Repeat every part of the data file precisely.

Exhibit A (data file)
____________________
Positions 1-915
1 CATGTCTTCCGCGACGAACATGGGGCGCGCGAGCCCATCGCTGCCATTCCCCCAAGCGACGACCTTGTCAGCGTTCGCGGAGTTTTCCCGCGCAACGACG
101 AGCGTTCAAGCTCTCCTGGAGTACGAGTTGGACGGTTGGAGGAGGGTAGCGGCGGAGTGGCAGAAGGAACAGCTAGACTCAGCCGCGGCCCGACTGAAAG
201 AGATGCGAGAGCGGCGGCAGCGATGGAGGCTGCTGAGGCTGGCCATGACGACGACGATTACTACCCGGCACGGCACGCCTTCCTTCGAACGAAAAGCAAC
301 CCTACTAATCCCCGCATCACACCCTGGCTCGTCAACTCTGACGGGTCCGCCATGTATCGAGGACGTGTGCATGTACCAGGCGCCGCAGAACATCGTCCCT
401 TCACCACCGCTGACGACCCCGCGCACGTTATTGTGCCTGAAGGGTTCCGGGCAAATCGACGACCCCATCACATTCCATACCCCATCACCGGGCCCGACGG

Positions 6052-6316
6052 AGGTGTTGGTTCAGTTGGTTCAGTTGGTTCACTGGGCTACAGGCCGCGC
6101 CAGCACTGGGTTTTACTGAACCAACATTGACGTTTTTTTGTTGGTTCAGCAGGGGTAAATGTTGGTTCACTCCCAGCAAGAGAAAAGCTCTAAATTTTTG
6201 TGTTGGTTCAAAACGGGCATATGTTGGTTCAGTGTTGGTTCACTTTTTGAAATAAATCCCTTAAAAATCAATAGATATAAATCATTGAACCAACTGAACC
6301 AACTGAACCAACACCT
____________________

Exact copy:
Positions 1-915
1 CATGTCTTCCGCGACGAACATGGGGCGCGCGAGCCCATCGCTGCCATTCCCCCAAGCGACGACCTTGTCAGCGTTCGCGGAGTTTTCCCGCGCAACGACG
101 AGCGTTCAAGCTCTCCTGGAGTACGAGTTGGACGGTTGGAGGAGGGTAGCGGCGGAGTGGCAGAAGGAACAGCTAGACTCAGCCGCGGCCCGACTGAAAG
201 AGATGCGAGAGCGGCGGCAGCGATGGAGGCTGCTGAGGCTGGCCATGACGACGACGATTACTACCCGGCACGGCACGCCTTCCTTCGAACGAAAAGCAAC
301 CCTACTAATCCCCGCATCACACCCTGGCTCGTCAACTCTGACGGGTCCGCCATGTATCGAGGACGTGTGCATGTACCAGGCGCCGCAGAACATCGTCCCT
401 TCACCACCGCTGACGACCCCGCGCACGTTATTGTGCCTGAAGGGTTCCGGGCAAATCGACGACCCCATCACATTCCATACCCCATCACCGGGCCCGACGG

Positions 6052-6316
6052 AGGTGTTGGTTCAGTTGGTTCAGTTGGTTCACTGGGCTACAGGCCGCGC
6101 CAGCACTGGGTTTTACTGAACCAACATTGACGTTTTTTTGTTGGTTCAGCAGGGGTAAATGTTGGTTCACTCCCAGCAAGAGAAAAGCTCTAAATTTTTG
6201 TGTTGGTTCAAAACGGGCATATGTTGGTTCAGTGTTGGTTCACTTTTTGAAATAAATCCCTTAAAAATCAATAGATATAAATCATTGAACCAACTGAACC
6301 AACTGAACCAACACCT